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Last Updated: May 20, 2007 - 10:48:48 AM
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Gene malfunctions cause schizophrenia, depression
May 3, 2007 - 11:30:48 AM
'Indeed, these mice could represent a model system to explore novel treatment and preventative strategies for certain symptoms of major mental illness.'

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[RxPG] Washington, May 3 - An international team of researchers has confirmed that the malfunction of a gene causes schizophrenia and depression, according to a study published Thursday's issue of the journal Neuron.

The researchers said their findings in mice offer a possible animal model for developing treatments for schizophrenia and depression, which have been proven to share common genetic mechanisms by the researchers.

In their experiments, the researchers sought to explore the consequences of mutating a gene called 'Disrupted in schizophrenia 1' -, which was found to be associated with schizophrenia, bipolar disorder and major depression.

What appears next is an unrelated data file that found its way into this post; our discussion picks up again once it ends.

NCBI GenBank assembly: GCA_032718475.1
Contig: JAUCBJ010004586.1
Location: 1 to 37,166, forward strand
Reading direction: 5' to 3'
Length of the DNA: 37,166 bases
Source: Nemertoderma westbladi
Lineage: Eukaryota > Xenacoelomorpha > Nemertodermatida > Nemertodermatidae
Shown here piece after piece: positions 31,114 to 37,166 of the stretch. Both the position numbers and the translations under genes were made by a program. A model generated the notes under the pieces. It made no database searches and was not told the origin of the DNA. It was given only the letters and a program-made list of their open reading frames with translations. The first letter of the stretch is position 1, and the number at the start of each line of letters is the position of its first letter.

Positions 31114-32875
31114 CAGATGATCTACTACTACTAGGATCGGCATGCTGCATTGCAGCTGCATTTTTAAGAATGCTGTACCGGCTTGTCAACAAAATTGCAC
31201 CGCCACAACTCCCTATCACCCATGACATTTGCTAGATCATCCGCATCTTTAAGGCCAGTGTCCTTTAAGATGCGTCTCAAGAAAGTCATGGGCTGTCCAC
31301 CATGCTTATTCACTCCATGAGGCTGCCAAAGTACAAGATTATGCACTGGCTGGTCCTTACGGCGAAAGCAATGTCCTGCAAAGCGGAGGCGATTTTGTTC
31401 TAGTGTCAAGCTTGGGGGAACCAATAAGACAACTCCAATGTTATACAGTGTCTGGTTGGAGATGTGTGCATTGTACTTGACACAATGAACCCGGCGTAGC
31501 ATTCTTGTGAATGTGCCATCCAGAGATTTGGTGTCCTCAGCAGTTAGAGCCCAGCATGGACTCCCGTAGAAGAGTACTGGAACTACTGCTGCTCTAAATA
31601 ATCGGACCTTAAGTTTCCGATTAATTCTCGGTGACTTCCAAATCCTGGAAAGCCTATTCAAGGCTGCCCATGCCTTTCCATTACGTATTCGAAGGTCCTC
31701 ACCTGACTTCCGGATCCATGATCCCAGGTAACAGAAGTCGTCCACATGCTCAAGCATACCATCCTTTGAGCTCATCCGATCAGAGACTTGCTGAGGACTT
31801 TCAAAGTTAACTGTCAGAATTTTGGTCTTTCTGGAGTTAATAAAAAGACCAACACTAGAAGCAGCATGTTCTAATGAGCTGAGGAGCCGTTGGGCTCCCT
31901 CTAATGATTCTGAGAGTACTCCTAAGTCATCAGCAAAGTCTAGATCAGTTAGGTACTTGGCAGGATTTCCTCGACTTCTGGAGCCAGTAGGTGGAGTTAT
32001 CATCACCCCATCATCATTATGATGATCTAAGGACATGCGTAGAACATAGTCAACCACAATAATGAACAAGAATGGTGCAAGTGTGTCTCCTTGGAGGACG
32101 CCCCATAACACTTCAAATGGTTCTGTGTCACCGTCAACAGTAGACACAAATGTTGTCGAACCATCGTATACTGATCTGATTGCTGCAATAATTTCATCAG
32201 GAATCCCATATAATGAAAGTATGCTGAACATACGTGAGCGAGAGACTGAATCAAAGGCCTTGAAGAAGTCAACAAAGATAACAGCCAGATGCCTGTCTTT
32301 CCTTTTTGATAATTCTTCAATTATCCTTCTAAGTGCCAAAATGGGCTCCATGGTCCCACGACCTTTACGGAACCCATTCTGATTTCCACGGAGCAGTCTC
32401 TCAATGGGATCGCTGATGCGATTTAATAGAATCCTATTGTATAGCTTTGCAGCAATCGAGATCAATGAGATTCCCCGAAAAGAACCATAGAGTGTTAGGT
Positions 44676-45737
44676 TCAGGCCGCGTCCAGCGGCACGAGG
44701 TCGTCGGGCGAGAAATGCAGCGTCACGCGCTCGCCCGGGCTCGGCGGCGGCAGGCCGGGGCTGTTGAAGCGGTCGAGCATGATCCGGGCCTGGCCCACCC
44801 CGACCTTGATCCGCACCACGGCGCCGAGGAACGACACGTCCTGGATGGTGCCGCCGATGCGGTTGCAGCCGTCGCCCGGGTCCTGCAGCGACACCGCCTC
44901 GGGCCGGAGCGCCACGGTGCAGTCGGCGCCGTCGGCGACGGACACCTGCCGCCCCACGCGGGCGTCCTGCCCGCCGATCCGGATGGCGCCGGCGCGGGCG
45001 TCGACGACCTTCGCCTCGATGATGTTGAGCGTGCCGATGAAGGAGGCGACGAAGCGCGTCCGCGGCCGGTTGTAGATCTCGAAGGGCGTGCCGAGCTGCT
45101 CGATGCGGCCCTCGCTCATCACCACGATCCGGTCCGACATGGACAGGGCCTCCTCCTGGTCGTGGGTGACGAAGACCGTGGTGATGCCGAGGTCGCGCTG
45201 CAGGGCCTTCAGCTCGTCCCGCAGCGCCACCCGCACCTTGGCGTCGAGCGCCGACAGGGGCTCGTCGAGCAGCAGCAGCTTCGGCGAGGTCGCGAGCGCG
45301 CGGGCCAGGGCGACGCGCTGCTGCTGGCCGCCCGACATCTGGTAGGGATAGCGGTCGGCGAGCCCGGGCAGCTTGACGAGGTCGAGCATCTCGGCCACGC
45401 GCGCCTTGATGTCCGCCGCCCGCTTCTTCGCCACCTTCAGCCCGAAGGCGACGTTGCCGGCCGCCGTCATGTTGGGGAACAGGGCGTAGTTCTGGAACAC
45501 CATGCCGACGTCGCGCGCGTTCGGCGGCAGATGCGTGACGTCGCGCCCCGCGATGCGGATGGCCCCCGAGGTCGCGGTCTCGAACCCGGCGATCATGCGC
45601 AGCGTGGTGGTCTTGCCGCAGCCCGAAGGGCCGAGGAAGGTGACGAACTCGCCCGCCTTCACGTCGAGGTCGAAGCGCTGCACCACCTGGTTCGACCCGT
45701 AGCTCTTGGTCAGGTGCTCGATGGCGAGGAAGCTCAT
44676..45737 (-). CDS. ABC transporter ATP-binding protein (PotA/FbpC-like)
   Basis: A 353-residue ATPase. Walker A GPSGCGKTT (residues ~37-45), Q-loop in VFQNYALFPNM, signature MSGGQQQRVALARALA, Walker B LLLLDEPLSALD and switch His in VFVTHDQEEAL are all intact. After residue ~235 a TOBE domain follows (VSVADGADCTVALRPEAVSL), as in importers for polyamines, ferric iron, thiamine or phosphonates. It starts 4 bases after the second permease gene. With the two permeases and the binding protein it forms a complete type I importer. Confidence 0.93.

The researchers' theory was that different mutant variations of DISC1 might have different pathological effects.

To test this theory, they screened a large population of mouse mutants to isolate two with different mutations in DISC1.

They found that, indeed, one of the mutant mouse strains exhibited abnormal behaviour and memory deficiencies resembling the symptoms of schizophrenia in humans. Additionally, these symptoms could be alleviated in the mice by anti-psychotic drugs.

Similarly, the other mutant mouse strain showed behaviours that reflected depressive symptoms. These symptoms could be alleviated by an antidepressant, the researchers said.

Both types of DISC1 mutant mice exhibited the same kind of reduced brain volume seen in people with schizophrenia and depression, and both types showed biochemical abnormalities in the function of the protein produced by the DISC1 gene.

The researchers concluded that the different effects of anti-psychotic and antidepressant drugs on the two mutant strains 'might provide clues to effective medications for these patient groups.

'Indeed, these mice could represent a model system to explore novel treatment and preventative strategies for certain symptoms of major mental illness.'

They wrote that 'our findings lend further credence to the growing recognition that schizophrenia and bipolar disorder share, at least in part, the common genetic etiologies and thus underlying molecular mechanisms'.

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